Carbon and Sulfur Effects on Performance of Microalloyed Spindle Forgings 930966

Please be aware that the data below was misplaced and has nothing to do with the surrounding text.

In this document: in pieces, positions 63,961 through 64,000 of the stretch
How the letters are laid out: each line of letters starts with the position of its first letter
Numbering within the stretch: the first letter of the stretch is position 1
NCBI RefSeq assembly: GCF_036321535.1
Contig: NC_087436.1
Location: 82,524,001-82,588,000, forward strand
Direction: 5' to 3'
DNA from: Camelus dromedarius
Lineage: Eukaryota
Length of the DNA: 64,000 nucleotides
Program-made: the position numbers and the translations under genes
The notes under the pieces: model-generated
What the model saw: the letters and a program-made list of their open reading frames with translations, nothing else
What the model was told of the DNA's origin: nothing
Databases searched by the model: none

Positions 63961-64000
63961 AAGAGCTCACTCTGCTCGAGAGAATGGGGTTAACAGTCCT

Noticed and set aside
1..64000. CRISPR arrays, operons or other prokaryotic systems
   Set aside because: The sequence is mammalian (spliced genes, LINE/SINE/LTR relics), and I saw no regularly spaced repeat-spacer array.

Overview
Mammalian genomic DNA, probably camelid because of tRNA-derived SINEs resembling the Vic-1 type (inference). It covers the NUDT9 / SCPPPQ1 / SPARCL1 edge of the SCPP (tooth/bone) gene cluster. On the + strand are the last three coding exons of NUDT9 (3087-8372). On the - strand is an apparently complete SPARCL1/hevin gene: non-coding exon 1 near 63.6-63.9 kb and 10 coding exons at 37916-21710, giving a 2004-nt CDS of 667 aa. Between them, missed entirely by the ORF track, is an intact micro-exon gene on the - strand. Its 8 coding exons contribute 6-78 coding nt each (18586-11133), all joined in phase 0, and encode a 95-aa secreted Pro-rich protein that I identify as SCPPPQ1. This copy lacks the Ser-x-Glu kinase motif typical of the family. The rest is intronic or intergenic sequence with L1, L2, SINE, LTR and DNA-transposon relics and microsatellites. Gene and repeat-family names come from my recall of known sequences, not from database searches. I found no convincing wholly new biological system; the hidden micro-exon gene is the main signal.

Five heats of vanadium-microalloyed steel with carbon contents from 0.29% to 0.40% and sulfur contents from 0.031% to 0.110% were forged into automotive spindles and air cooled. Three of the steels were continuously cast whereas the other two were ingot cast. The forged spindles were subjected to microstructural analysis, mechanical property testing, full component testing and machinability testing. The microstructures of the five steels consisted of pearlite and ferrite which nucleated on prior austenite grain boundaries and predominantly on intragranularly dispersed sulfide inclusions of the resulfurized grades. Ultimate tensile strengths and room temperature Charpy V-notch impact toughness values were relatively insensitive to processing and compositional variations. The room temperature tensile and room-temperature impact properties ranged from 820 MPa to 1000 MPa (120 to 145 ksi) and from 13 Joules to 19 Joules (10 to 14 ft-lbs), respectively, for the various steels. The best ductile to brittle transition temperatures were associated with the steels containing the higher sulfur contents. None of the steel specimens failed when subjected to bending fatigue at stresses below the yield strength of the materials. All of the component and vehicle testing met or exceeded requirements with the higher sulfur steels exhibiting more desirable crack propagation characteristics. The sulfur containing steels had better machining characteristics which were less sensitive to the carbon content levels.